21st Century Latin at Ardvreck School

By Annie-Sophie Bulder

To some, studying Latin may seem outdated and they struggle to see the relevance of it today. However, at Ardvreck School, we take a creative approach to teaching Latin; it is far from dull and demonstrates to pupils why studying the Classical past matters.

Naturally, we want our pupils to excel in Latin, and this requires them to master complicated grammar rules and an extensive vocabulary list. In our modern classroom, we want to inspire and motivate our pupils to engage fully with Latin. We do this by focusing on active learning and incorporating eight motivational triggers for engagement: rapport; competence; curiosity; imagination; relevance; challenge; choice –  and fun! By doing this our pupils learn the basics of Latin, knowledge that we hope stays with them long after they have left Ardvreck School.

We enliven the learning of Latin by using fun as a motivational trigger. Indeed, as the philosopher Edward de Bono noted, ‘When some students stop having fun, or don’t see the possibility of ever having fun in their learning, they may easily become disengaged’. The Latin Minimus course brings great joy to Forms 1 to 3. Each form even has its own mouse mascot, which takes its name from the three genders in Latin: Minim-us, Minim-a and Minim-um. The course includes humorous cartoon stories in Latin mixed with Roman tales and history, offering variety and retaining pupils’ attention. We also include other activities, such as finding out how Latin was a linguistic inspiration for Harry Potter, hand jives to learn conjugations and ball games to remember declensions. Pupils also love to play on Memrise, an app to learn and practise vocabulary. Forms 2 and 3 are also participating in the Primary Latin Project Myth Competition of 2021. Based on the myth of Pandora’s box, pupils have represented their interpretations of the story in pieces of creative writing, drama, and art works. Pupils in Form 4 have also directed their own Roman dinner party, fully dressed in togas and with plenty of garum (Roman fish sauce). Through these enjoyable challenges, our pupils are absorbed in the learning process and enter a state of flow, improving memory retention.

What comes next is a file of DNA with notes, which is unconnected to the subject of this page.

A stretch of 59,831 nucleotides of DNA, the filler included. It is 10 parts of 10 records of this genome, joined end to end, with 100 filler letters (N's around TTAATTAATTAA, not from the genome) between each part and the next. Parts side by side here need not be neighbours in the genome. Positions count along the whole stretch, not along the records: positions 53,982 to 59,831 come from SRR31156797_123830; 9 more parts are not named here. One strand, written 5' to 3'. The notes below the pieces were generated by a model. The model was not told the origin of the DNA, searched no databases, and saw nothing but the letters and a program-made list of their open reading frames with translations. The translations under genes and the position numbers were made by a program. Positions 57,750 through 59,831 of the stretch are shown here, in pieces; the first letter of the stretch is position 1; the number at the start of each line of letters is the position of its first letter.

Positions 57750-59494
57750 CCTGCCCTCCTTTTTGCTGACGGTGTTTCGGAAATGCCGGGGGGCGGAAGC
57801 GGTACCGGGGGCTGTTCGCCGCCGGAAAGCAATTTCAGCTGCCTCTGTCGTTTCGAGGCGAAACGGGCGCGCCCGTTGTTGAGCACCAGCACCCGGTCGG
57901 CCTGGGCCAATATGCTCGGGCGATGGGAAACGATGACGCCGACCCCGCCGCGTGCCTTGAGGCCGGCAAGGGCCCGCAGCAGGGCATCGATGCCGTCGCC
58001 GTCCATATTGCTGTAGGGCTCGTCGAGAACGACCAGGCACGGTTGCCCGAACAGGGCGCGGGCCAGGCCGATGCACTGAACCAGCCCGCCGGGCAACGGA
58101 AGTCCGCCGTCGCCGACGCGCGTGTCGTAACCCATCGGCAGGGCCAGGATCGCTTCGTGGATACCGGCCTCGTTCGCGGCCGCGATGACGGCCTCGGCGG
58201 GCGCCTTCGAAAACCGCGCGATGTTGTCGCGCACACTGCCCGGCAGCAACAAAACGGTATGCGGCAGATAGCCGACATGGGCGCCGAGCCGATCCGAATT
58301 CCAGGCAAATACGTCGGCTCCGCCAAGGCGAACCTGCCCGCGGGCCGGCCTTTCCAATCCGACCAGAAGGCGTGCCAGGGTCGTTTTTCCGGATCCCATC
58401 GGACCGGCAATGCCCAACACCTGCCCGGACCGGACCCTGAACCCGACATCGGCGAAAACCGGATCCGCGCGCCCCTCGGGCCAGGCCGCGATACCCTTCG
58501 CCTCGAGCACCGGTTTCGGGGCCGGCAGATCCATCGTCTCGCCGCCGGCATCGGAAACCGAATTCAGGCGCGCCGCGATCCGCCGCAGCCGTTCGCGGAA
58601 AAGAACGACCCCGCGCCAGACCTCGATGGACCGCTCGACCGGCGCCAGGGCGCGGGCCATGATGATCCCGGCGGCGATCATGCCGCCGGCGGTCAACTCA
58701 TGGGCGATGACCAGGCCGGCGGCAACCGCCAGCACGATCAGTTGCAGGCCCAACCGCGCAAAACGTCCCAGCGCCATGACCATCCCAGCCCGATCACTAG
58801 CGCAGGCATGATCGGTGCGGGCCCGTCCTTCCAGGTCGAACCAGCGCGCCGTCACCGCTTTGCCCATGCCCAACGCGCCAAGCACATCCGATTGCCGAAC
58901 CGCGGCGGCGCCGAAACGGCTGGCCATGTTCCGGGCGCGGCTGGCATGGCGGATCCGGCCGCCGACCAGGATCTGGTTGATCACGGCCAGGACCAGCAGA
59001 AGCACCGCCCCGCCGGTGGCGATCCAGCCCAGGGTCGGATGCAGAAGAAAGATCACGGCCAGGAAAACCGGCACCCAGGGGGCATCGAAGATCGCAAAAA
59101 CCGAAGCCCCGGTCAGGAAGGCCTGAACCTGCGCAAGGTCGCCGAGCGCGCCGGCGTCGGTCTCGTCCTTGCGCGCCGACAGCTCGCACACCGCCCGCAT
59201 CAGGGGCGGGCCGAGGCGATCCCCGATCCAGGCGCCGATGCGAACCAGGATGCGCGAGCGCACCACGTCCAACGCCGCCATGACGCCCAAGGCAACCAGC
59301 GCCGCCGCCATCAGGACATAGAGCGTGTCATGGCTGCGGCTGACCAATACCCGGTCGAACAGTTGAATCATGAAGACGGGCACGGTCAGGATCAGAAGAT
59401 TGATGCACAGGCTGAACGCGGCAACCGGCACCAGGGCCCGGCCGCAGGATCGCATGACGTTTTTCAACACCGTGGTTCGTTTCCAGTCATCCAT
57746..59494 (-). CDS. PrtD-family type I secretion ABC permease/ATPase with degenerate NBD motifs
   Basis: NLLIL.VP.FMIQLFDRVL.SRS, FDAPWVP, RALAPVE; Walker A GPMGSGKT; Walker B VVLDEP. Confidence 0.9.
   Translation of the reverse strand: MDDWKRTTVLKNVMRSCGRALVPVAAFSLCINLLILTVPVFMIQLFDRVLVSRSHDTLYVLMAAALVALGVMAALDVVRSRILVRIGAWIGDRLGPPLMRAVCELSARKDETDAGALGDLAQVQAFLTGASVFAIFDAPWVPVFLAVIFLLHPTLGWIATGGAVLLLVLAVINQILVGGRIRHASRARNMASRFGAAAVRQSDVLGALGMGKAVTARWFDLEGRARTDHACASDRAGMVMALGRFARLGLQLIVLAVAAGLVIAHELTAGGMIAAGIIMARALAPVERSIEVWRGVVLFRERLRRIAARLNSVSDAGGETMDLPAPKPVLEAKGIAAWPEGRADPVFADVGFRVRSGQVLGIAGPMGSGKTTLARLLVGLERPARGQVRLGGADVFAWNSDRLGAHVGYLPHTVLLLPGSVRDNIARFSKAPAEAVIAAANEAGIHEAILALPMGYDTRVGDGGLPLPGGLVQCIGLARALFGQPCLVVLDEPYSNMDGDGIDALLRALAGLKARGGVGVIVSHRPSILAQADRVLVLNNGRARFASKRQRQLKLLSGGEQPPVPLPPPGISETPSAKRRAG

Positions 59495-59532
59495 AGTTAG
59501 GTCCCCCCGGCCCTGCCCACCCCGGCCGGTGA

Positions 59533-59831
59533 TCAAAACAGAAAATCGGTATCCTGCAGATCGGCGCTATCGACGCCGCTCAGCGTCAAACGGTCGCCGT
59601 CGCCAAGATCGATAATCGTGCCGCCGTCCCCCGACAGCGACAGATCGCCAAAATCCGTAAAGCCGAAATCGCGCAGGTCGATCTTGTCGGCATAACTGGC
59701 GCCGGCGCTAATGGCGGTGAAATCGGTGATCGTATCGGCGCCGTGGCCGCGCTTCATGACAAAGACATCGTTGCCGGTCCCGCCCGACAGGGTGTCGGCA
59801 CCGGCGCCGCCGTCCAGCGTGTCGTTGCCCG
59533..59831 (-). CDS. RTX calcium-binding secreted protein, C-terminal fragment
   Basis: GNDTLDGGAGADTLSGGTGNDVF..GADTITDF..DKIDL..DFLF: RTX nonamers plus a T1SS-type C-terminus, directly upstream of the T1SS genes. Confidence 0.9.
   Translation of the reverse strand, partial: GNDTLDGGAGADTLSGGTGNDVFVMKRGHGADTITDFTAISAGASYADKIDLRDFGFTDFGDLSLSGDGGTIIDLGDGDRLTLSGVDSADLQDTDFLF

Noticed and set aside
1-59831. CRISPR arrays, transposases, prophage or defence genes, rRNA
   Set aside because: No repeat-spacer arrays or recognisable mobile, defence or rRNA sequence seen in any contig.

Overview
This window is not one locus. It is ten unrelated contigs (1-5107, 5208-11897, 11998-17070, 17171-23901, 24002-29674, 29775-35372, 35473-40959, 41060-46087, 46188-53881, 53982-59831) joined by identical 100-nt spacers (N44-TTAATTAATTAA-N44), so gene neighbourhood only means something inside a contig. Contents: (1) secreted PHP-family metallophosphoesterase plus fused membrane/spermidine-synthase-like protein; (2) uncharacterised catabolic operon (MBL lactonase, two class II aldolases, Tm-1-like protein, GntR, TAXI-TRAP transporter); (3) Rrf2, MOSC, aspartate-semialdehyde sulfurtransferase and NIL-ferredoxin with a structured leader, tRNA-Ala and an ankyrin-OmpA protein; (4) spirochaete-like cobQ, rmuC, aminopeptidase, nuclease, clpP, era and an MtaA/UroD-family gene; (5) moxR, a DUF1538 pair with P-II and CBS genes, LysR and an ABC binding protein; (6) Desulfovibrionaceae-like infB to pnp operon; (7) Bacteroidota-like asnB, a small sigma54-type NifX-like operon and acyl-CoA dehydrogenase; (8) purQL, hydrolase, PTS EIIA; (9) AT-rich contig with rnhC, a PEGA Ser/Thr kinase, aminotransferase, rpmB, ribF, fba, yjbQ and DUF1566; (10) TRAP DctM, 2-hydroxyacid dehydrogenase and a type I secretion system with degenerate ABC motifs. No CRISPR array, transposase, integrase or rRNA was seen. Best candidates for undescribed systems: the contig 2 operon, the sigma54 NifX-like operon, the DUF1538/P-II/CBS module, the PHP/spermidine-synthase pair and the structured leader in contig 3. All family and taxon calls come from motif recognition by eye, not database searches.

Children begin to see the relevance of Latin through their drama-based lessons. Theatrical work improves pupils’ language development through social and active learning and develops their vocabulary, speech, reading and subject knowledge. In Forms 5 and 6, we often re-enact stories from the Cambridge Latin Course and Learning through Mythology, which are accessible, challenging and engaging. To prepare for a re-enactment, pupils complete reading of cultural background material so that they understand the context of the story. While working with peers, pupils use transferable skills, such as effective communication, problem solving and teamwork.

When they perform, pupils verbally practise the Latin word order and read Latin fluently. Although Latin examinations no longer have a listening or speaking component, we feel spoken Latin in the classroom ensures correct pronunciation, helping pupils to absorb vocabulary more efficiently and fluently. Our pupils take great pleasure in being able to converse in Latin, even at a minimal level, as it allows them to showcase their familiarity with the language. Form 5 pupils are also preparing for an Annual Latin Reading Competition. They have translated the story of Grumio et leo and are working on the correct characterisation of each character. Each pupil brings their own personality to the reading of the story, making it a fun experience for those listening. Through drama, our pupils are thus creating lasting and memorable learning experiences.

Our methods to make Latin fun and relatable ensure that Latin will never become a ‘dead language’ at Ardvreck School.